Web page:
Grady Chambers’ poem appears in Issue 21 of Superstition Review.

#ArtLitPhx: Iron City Magazine Reading on First Friday on Roosevelt Row

Iron City Magazine Logofirst friday iron city mag

June 1st Iron City Magazine Reading- First Friday on Roosevelt Row

Event Date and Time: June 1, 2018 7:00pm-9:30pm
Please join Iron City Magazine this Friday on Roosevelt Row! Editors from Iron City Magazine and volunteers will be reading from Issue 1 & Issue 2. Kylie Killian a contributor of their upcoming Issue will also be reading a couple of her submitted pieces. Come join them in sharing the creative expressions of incarcerated writers and artists!
[Issue 1 ($8) and Issue 2 ($10) will be sold at the event. Credit/Debit and Cash only.]
For more info on First Fridays, go here: https://artlinkphx.org/first-fridays/
To browse Iron City Magazine, go here: ironcitymagazine.com.

Guest Post, Caleb Nelson: The Oulipian Strategy

guest post, Caleb NelsonTHE OULIPIAN STRATEGY

We might think of Ouilpo as the ultimate writing workshop program. Of course, Ouilpo is more than that. The organization has a longevity few literary groups can claim. In the essay “Raymond Queneau and the Early Oulipo,” scholar Warren Motte writes, “Oulipo has certainly shattered the record of longevity for literary groups, leaving Dada, Surrealism, Futurism, Lettrism, Situationism, and so forth behind like so many sleek but abashed hares bested by the tortoise.” The constant quasi-religious in-fighting of groups like Lettrism and Surrealism made it almost impossible for the members to remain a unit. For example, André Breton’s excommunications of those like Robert Desnos and Raymond Queneau (Oulipo’s cofounder) seems almost tyrannical in hindsight. Ouilpo somehow avoids this. As Motte describes, “No excommunications here, no ritual immolations, no spectacular au·to-da-fé, no gore-drenched seppukus.” Oulipo achieves this relative peace perhaps out of its very ambitions and aims, its structuring.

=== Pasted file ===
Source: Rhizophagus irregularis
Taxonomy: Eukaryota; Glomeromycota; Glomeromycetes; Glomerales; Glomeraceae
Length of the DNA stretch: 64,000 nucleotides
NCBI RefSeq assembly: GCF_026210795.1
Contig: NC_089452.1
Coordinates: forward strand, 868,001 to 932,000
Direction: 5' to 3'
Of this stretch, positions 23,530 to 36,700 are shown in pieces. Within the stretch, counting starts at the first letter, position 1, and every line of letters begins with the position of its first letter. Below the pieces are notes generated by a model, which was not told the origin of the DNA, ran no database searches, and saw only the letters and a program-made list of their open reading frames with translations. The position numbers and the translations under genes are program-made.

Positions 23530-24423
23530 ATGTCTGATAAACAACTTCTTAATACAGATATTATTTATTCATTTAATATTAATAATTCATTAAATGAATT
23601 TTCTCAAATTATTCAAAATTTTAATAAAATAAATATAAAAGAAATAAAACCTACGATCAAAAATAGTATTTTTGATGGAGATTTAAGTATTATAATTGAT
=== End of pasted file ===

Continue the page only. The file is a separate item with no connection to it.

Raymond Queneau described Oulipo as “Rats who build the labyrinth from which they try to escape.” In an essay called, “Into the Maze: OUILPO,” scholar Mónica de la Torre argues, “The concerns of the original members of the Oulipo were, at least, two-fold: on the one hand, they wanted to write literature that could not be easily consumed and disposed of, literature that was always in the making… Oulipians also wanted to devise a system to guarantee that writers would not run out of innovative formal possibilities.” There’s a playful paradox at work here. The Oulipian literary model attempts to impose arbitrary constraints on the writing process, and, at the same time, hopes to produce lasting, transformative (non-disposable) works of art, which suggests there’s a useful/latent degree of freedom lurking within such constraint. The idea of not running “out of innovative formal possibilities” might seem sort of old hat in our age of algorithms, but it wasn’t in the 1960s.